Monthly Archives: June 2015

Let’s get something out of the way first... What networking is NOT.

Networking is NOT meeting someone in the industry and instantly asking or expecting them to help you succeed. That’s trying to USE someone. And surprise!!! No one has the deep secret desire to be used that way. No one.

Networking is NOT going to an industry get together or party or screening with a script under your arm to give out. Or with business cards to give out (unless someone specifically ASKS).

Networking is NOT going on some screenwriting board or twitter and after having a known writer answer your question or comment on something you said, using his/her name to as a reference to try to get your script read. (This has happened way more than once and again, SURPRISE, producers, agents, and managers check references.)

Networking is NOT expecting anybody to do ANYTHING for you.

It IS all about building relationships and your skill as a writer. Period.

We’ve all, in our lives, built relationships with people. Emphasis on “built”. Friends who are lifetime relationships. Friends who for any number of reasons end up being temporary relationships. Friends you make and lose touch with, but still have meaning to you. You can quantify every one of these. You care about them. If it’s a true relationship, they care about you. Even business relationships work this way. You know the person you’re dealing with and trust them because that trust has been BUILT. It’s not instant. It’s a bond that takes time and effort and sincerity.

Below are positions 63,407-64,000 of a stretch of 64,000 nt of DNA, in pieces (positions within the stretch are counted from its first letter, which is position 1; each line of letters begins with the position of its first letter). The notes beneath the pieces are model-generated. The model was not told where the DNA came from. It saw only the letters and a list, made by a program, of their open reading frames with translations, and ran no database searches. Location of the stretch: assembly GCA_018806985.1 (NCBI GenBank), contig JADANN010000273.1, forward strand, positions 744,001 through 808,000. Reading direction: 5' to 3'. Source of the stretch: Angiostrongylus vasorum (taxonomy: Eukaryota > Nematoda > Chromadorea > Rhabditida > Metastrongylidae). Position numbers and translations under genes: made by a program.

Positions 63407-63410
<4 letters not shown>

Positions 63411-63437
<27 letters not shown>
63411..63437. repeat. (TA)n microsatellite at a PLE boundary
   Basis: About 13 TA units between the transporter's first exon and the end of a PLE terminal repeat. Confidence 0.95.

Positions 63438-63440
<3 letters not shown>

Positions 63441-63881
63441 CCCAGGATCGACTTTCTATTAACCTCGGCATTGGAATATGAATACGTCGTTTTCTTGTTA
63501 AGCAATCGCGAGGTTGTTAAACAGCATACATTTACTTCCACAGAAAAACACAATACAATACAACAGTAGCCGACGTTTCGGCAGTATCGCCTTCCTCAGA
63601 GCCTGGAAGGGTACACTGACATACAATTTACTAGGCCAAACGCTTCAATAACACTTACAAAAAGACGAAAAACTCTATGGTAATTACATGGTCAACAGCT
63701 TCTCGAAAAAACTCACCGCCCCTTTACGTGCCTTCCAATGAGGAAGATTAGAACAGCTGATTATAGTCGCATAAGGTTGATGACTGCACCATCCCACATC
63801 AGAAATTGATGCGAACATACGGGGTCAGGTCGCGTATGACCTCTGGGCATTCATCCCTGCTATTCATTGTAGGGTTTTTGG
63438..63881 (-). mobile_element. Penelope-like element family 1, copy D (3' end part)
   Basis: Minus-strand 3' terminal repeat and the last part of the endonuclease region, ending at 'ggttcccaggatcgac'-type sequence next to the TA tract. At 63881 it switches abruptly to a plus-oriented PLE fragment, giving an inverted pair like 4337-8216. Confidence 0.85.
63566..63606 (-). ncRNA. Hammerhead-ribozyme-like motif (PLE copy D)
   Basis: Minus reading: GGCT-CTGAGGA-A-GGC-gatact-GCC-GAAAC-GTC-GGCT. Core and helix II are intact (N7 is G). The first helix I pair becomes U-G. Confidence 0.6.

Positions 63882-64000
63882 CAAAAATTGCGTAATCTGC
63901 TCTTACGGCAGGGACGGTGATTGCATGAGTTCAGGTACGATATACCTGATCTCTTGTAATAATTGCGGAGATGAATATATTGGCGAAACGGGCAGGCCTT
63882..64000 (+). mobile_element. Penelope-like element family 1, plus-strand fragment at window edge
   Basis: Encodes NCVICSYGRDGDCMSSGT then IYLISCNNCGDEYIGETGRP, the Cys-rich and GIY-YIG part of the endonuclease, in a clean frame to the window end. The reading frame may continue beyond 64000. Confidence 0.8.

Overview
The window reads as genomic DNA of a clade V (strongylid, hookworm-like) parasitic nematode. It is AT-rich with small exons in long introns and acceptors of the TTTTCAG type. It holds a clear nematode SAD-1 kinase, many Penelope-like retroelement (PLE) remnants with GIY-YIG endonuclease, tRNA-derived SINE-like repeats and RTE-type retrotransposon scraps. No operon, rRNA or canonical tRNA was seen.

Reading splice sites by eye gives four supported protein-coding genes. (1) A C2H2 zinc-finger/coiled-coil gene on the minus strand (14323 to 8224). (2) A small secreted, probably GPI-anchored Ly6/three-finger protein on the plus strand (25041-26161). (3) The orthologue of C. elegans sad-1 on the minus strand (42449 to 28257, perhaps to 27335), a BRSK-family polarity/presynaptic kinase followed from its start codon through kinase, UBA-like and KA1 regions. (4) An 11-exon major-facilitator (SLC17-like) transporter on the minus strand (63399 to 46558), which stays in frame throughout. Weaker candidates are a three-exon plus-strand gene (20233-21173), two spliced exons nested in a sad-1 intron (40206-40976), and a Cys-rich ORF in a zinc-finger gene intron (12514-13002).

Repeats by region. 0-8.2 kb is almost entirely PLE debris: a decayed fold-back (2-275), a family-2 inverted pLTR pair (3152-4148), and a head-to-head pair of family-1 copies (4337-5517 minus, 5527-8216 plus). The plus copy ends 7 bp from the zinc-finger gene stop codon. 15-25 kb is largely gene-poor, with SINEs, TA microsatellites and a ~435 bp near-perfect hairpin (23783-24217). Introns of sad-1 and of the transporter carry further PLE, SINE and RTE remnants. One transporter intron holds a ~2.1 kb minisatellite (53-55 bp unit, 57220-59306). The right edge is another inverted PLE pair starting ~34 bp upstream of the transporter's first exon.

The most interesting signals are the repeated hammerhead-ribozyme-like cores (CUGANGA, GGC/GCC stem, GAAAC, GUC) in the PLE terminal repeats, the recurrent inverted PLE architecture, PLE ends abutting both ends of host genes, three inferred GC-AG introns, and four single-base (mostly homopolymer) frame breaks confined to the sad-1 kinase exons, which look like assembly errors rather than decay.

And that’s where I lose a LOT of screenwriters. TIME? I don’t have time. I want my script sold now. My mom loves it and thinks it should get made. Have you seen the crap that gets made? My time is now. EFFORT? Hey! I just spent a good part of maybe a month writing this script. You have no idea how much effort that was. Effort to get someone to help me? No way. They should want to help me because they’re already there and I’m not. SINCERITY? I don’t have the time and I don’t care about them. What about ME???

I’ve been to the industry gatherings and parties and screenings. I’ve seen the best and worst of networking. I’m not surprised that the best networkers and most sincere people are usually the best writers. They have made the effort to understand what it takes to be successful beyond having written great scripts. They are at these things to foster good relationships within the industry. To meet people, not to USE them. To get to KNOW people as people, not as things who can help them. And if that ends with them getting some mutual business benefit from it at some point, great. If not, great too because you’ve still got maybe a friend out of it.

When you network correctly, you have to throw your ambition out the door for a while. Not in a calculated way either. Really toss it. Network to learn. Network to grow. Network to build your circle of friends.

Again. You need to get to know people as people. I know this sounds ridiculous on the face of it because you’re thinking, well... duh. But a lot of writers forget that successful writers and producers and agents (well, some agents) and managers are just people. With lives and interests outside the industry. Nobody just wants to talk business all the time. Nobody. And nobody in the industry is dying to help you. They just aren’t.

Successful producers and writers and directors and agents and managers all have their radar on, watching for people who would try and use them. They have to. It happens more than you could ever imagine. The second they even get a whiff of that you can see it in their eyes as they glaze over with the thought, “Not again”. I’ve seen it. Hell, I’ve experienced it both ways. Don’t think I didn’t make some horrendous networking mistakes in my young career when in my stupid ego induced state I thought some people were living their lives just to help me. It wasn’t until someone who loved my writing pulled me aside and set me straight about making an ass out of myself. And luckily, I listened instead of letting my ego rule (and ruin) everything.

And my eyes have glazed over when I've been confronted by writers who wanted my list of contacts the first time I met them. And no, I didn’t give it to them.